Making Energy-Harvesting Computers Reliable
Staff posted on November 10, 2016 |
Engineers develop programming language specifically for intermittent operation.

An emerging class of computer systems requires neither a battery nor a power outlet to operate, instead operating by harvesting energy from their environment. While radio waves, solar energy, heat and vibrations have the ability to power devices, these harvested energy sources are also weak, leading to an “intermittent execution” with periodic power failures and unreliable behavior.

Brandon Lucia, an assistant professor of electrical and computer engineering at Carnegie Mellon University, and his Ph.D. student Alexei Colin created the first programming language designed to build reliable software for intermittent, energy-harvesting computers.

“Energy is not always available in the environment for a device to harvest,” explained Lucia. “Intermittent operation makes it difficult to build applications because existing software programming languages—and programmers themselves—assume that energy is a continuously available resource.”

The innovative programming language, called Chain, asks an application developer to define a set of computational tasks that compute and exchange data through a novel way of manipulating the computer’s memory, called a channel. Chain guarantees that tasks execute correctly despite arbitrary power failures.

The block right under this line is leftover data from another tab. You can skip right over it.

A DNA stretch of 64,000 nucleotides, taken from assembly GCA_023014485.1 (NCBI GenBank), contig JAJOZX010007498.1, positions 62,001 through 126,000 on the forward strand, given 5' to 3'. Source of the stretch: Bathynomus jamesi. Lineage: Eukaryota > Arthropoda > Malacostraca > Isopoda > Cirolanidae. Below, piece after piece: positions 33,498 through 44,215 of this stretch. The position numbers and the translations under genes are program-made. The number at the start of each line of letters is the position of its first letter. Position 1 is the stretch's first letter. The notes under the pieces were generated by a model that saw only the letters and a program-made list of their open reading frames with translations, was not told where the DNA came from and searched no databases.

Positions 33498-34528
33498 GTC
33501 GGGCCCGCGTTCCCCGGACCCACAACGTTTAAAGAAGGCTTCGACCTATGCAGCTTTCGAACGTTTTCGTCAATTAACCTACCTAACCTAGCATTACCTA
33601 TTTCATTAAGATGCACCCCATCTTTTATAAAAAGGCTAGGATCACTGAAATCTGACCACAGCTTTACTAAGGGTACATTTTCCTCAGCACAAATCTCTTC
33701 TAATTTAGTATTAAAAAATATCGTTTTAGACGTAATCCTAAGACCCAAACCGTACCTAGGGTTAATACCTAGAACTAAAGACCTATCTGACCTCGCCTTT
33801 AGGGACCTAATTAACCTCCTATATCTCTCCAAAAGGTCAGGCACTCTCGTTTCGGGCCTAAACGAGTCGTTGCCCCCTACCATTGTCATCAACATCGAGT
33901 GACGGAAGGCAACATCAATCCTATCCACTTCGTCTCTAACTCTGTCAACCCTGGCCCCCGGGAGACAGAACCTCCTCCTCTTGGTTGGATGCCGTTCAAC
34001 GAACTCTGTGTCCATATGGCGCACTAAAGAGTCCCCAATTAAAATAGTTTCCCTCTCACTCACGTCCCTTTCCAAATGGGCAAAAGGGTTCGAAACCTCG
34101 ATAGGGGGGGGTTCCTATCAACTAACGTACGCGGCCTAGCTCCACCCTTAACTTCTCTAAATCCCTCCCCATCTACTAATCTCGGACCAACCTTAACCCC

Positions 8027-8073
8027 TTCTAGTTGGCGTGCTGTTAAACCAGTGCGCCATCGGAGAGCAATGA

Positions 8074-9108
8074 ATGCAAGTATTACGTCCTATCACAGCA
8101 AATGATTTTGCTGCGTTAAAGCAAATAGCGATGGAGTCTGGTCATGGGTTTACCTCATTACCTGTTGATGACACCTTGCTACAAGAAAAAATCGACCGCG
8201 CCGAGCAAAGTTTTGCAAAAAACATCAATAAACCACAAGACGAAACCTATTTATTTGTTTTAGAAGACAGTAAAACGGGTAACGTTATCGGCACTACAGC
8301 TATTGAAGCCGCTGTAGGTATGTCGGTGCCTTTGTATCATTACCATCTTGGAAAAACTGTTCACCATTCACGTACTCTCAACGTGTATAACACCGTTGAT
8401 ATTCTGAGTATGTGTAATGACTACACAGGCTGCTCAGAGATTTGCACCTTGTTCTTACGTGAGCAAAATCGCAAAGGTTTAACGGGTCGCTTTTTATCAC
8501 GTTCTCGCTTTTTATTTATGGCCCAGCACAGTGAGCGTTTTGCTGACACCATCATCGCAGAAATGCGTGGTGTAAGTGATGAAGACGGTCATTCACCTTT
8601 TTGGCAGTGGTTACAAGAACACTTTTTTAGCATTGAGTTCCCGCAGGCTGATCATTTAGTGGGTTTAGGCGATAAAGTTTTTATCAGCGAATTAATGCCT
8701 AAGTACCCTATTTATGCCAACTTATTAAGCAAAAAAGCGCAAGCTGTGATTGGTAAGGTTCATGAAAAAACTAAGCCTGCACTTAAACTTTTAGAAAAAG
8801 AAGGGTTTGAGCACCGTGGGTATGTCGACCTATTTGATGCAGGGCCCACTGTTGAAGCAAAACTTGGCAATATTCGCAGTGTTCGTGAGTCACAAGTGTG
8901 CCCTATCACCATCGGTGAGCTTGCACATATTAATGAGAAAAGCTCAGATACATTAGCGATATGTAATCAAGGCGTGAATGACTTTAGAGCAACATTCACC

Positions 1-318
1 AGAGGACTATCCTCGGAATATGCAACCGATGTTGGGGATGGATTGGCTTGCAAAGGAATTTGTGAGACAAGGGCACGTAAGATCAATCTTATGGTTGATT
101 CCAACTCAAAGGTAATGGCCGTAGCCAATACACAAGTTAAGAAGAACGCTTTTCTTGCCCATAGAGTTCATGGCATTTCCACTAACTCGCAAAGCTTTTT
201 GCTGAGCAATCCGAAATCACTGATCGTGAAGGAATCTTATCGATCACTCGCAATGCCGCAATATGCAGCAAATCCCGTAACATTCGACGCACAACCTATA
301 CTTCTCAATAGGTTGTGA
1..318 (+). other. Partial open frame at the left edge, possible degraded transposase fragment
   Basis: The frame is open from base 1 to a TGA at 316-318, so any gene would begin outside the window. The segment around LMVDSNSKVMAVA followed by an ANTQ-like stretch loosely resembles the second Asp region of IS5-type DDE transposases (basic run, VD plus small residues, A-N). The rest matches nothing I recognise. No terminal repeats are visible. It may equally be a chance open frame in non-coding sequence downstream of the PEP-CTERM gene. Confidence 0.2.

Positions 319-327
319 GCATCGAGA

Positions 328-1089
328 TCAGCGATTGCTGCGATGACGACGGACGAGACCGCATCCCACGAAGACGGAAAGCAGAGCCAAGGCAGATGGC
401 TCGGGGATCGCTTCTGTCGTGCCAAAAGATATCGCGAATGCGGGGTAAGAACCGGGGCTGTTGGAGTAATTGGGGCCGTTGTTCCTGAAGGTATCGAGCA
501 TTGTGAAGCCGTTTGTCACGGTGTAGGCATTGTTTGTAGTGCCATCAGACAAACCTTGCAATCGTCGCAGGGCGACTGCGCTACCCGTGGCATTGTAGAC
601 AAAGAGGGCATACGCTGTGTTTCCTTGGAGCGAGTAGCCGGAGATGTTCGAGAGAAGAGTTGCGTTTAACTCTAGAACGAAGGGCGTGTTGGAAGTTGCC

“When power is not continuously available, power failures disrupt the software’s execution, often leading to unrecoverable errors,” said Lucia. “Chain solves this problem by requiring computational tasks in the program to use a novel channel-based memory abstraction that ensures tasks complete without error.”

(Image courtesy of Carnegie Mellon.)
(Image courtesy of Carnegie Mellon.)
Channel-based memory is the key to Chain’s ability to avoid software errors: regardless of when power fails, channels ensure that a computational task always has an intact version of the data it needs when power resumes. Restarting a Chain program after a failure has virtually zero time cost because Chain does not rely on an expensive, conventional approach, like memory checkpointing.

The extreme scarcity of energy makes efficient restarting essential for energy-harvesting applications including IoT devices and implantable or ingestible medical devices. 

“Chain provides important reliability guarantees in a familiar and flexible programming interface that is well-positioned to be the foundation for today’s and future energy-harvesting applications,” said Lucia.

Lucia, Colin, and Alanson Sample, a collaborator at Disney Research Pittsburgh, worked together to push Chain into real-world deployment—early next year—in cooperation with nano-satellite company KickSat.

Software written in Chain will run on-board two tiny, postage stamp-sized satellites in low Earth orbit. Once in orbit, these satellites will use tiny solar panels to harvest solar energy, powering them to collect and process sensor data and send information back to earth. While satellites are typically powered by solar energy, these satellites will be the first with the strong software correctness guarantees furnished by Chain ensuring continuous, reliable operation.

“The potential benefit of reliable energy-harvesting computer systems is far-reaching,” said Lucia. “Small satellites are proliferating and the space industry itself is expanding.  If we can guarantee that even tiny, energy-harvesting satellites operate without interruption, we can make it easier to conduct other scientific research in space. Further out, we may even see future applications like extraterrestrial natural resource discovery relying on this technology.”

Lucia and colleague’s research is published under the title “Chain: tasks and channels for reliable intermittent programs.”

Source: Carnegie Mellon University

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